"The WMU Student Center is all centered on us students. I think (the new SOC) is a big advantage for smaller organizations as well, because a lot of them don't have a good meeting space," adds Jash Shah, a member of Alpha Sigma Phi fraternity. "Having this space is a lot more welcoming. And, to be honest, it's just really nice."

The SOC is also the new home for the Student Media Group, which includes WIDR-FM and the Western Herald.The student-run radio station will have studios looking out onto Sangren Plaza, giving anyone walking by a front-row seat to production. There will also be podcasting and video production rooms available for RSOs to help boost their digital presence.

WIDR-FM's studios feature floor-to-ceiling windows that look out into Sangren Plaza.

"We've always been in the basement of Faunce (Student Services Building), which is super low visibility and very hard to find. It's just so cool to be in a space that other people will know about," says Cori Osterman, editor-in-chief of the Western Herald. "I can already feel the positive energy that I assume will be here when all of the RSOs are in one space and we can talk to each other. Not only does it give us more visibility, but as student media, we can now showcase everything that everyone else is doing."

"I think we're doing really, really good work as the Student Media Group, and finally students will have access to that and be able to literally walk in the door and be welcomed into that," adds Cooper. "I think (accessibility to) more students will breed more activity, more events, more publishing, more broadcasting and ultimately more participation."

A SOC(k) party is in the works to introduce students to the new space on Wednesday, Aug. 23, from 4 to 6 p.m. There will be free food, cookies to decorate and a sock coloring contest.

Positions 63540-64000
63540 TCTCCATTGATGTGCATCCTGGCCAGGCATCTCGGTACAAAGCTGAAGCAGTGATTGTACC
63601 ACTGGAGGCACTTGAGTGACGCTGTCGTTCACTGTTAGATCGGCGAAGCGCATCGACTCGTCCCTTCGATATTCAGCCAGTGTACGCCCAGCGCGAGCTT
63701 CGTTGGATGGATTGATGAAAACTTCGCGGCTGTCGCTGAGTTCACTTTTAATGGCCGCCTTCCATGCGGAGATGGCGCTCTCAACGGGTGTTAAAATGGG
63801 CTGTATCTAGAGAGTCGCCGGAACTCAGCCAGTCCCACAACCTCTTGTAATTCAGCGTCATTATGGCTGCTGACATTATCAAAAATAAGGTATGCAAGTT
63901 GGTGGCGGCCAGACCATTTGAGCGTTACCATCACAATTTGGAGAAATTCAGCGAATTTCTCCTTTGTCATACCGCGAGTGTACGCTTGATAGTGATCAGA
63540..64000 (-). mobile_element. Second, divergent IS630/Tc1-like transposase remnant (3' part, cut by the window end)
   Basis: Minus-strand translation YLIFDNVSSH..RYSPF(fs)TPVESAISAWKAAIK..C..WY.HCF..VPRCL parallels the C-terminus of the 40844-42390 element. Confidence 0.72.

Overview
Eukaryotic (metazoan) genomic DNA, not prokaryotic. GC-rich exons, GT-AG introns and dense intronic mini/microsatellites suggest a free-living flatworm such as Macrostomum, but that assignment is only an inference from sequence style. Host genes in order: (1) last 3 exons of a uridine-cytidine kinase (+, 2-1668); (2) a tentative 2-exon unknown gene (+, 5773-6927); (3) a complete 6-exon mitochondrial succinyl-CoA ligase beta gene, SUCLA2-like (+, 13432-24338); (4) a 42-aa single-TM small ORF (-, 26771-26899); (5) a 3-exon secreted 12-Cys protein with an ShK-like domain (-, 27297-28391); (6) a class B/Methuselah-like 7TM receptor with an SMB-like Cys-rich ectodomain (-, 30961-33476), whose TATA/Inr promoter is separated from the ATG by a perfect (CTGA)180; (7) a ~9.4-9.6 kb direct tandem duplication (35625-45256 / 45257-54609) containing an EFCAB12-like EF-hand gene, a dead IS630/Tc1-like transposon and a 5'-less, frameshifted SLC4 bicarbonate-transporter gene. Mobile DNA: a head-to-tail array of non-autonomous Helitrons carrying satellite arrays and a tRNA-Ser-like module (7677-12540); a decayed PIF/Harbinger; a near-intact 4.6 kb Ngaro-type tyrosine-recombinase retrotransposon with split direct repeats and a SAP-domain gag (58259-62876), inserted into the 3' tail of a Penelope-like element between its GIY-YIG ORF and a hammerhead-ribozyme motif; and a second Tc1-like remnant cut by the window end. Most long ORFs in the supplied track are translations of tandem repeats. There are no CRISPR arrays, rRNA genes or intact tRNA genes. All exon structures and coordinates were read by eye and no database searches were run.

"RSOs will be able to decorate socks to show off their RSO pride. We'll get them printed and hang them in the big front windows and let the campus community vote on their favorites," says Baxter. Her hope is to print the winning design on an actual pair of socks for Chris Sligh, director of the Office of Student Engagement, to wear and promote the organization.

"We just want everyone to get excited, involved and engaged in the space and really make it feel like home," she adds. "It's just really exciting to have this new, really cool building that is going to be a hotspot on campus and really draw people in."

Two students unpack boxes.

Members of Alpha Lambda Delta move into their desk space in the SOC.

Baldry hopes the increased visibility of the new SOC space will encourage students to wander in, learn about the many organizations on campus and maybe even find a new hobby or friend group.

"(Joining RSOs) has been a great way for me to professionally develop and to personally develop and find new friends. I started trying things that I had never tried before and I loved. I joined the Latin Dance Club and started doing that. I had never danced salsa or merengue before, but I ended up loving it and I made new friends there. (Joining RSOs) just kind of opens you up to a new world of things that you had no clue you were going to like just by having a community of people who are ready to try them."

For more WMU news, arts and events, visit WMU News online.